After serenading audiences in 2012 with the surprisingly brilliant Pitch Perfect, the Bellas are back in Pitch Perfect 2 – a film that hits all the same notes, but never seems to find its harmony.
Following a humiliating performance where Fat Amy (Rebel Wilson) flashes the entire Lincoln Centre her Lincoln Logs (her flap amys if you will) the Bellas, disgraced, are forced in their final year of college to reclaim their status as A Capella champions. Their only chance lies in the World Championship – a competition no American group has ever won. Without that victory, the entire history of the Bellas ends in a blaze of gory.
While, the Bellas are also forbidden from adding any new members (with the exception of Flo (Chrissie Fit) who was added somewhere between Pitch Perfect and the sequel I’m guessing) they are visited by a ‘Legacy’ (a girl whose mother was a Bella thereby imbuing her with heretic singing powers) who is a technical loophole regarding new members. Emily (Hailee Steinfeld) therefore joins Beca (Anna Kendrick), Fat Amy and… the others.
Pitch Perfect 2 follows a very logical pattern: audiences liked Pitch Perfect so there’s a very clear replication of the same beats from the first film. But where Pitch Perfect really was Beca’s story – the sequel has so many moving parts it’s easy to become somewhat overwhelmed. There’s the rivalry between the Americans and the German super team Das Sound Machine (sidenote: I am still not okay with a film about an American/German rivalry punctuated by a re-enactment of the Battle of Iwo Jima), there’s Beca’s internship with a music producer (Keegan-Michael Key), Fat Amy is trying to make it as a single lady on the prowl and newcomer Emily is a lyrical genius who bubbles like a glass of champagne in a pool of stale chlorine.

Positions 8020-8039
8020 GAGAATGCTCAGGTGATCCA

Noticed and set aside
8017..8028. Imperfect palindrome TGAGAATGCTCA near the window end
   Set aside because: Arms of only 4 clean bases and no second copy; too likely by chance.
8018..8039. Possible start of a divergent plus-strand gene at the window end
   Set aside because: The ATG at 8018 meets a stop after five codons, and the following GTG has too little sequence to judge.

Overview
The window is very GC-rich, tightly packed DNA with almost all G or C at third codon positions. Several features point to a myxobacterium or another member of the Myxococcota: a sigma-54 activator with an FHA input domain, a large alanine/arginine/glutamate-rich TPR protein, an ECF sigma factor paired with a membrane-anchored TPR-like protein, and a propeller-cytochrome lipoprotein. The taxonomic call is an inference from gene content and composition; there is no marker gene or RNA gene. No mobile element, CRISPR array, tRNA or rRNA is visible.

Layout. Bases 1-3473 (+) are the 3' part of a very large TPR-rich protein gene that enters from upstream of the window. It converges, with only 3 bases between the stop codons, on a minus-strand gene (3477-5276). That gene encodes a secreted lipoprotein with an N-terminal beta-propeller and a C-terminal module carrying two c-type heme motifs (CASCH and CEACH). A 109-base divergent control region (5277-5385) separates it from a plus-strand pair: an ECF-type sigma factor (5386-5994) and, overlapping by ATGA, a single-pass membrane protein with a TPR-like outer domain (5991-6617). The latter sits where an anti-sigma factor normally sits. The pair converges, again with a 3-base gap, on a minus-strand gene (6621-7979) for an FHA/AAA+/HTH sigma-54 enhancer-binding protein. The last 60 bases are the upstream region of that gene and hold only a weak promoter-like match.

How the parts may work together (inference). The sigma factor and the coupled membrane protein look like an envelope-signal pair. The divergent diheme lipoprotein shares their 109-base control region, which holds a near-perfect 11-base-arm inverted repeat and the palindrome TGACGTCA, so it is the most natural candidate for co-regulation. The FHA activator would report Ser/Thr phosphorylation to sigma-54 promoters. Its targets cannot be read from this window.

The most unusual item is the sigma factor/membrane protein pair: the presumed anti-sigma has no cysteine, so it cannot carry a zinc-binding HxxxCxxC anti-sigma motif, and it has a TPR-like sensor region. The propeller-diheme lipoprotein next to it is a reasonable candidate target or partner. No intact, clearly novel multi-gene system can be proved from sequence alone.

Rebel Wilson shines as funny Rebel Wilson – a role she has perfected over the years, and continues to play both in her life and also everything she’s ever cast in. Meanwhile Anna Kendrick leads the pack in what we’ll call DOING EXACTLY THE SAME THING AS THE FIRST FILM. Really, Aubrey (Anna Camp) shouts, Lilly (Hana Mae Lee) whispers unrelated nonsense, Jesse (Skylar Astin) is handsome and shows up to scenes energetically/freshly shampooed, and Bumper (Adam DeVine) is also there. Flo provides a lot of the comic relief for many of the scenes – by saying something racist about South Americans. It’s within Flo’s character that my biggest issue with Pitch Perfect 2 lies.
This constant need to pepper every exchange with an absurd one-liner that other characters would simply shrug off. Where the first film did so with a slight charm, Pitch 2 had an air of desperation striving to shock with edgy jabs. Most of which fell pretty flat. Don’t get me started on the weird sriracha shout-out at Beca’s internship.
Strangely – a plot point of the film follows the Bellas trying to find “their sound”, insinuating that along the way they managed to lose a sense of self. Maybe it’s a little too Meta to insinuate that the film follows the same methodology, because I’d also argue there isn’t a point where Pitch Perfect 2 really finds its identity.
Ultimately the music is fine. It packs no punch or surprises as it follows a very similar formula. The Bellas may be back, and there are some genuine laughs to be had – but to no great crescendo.
Not so much a sell-out concert as it was just kara-okaaay.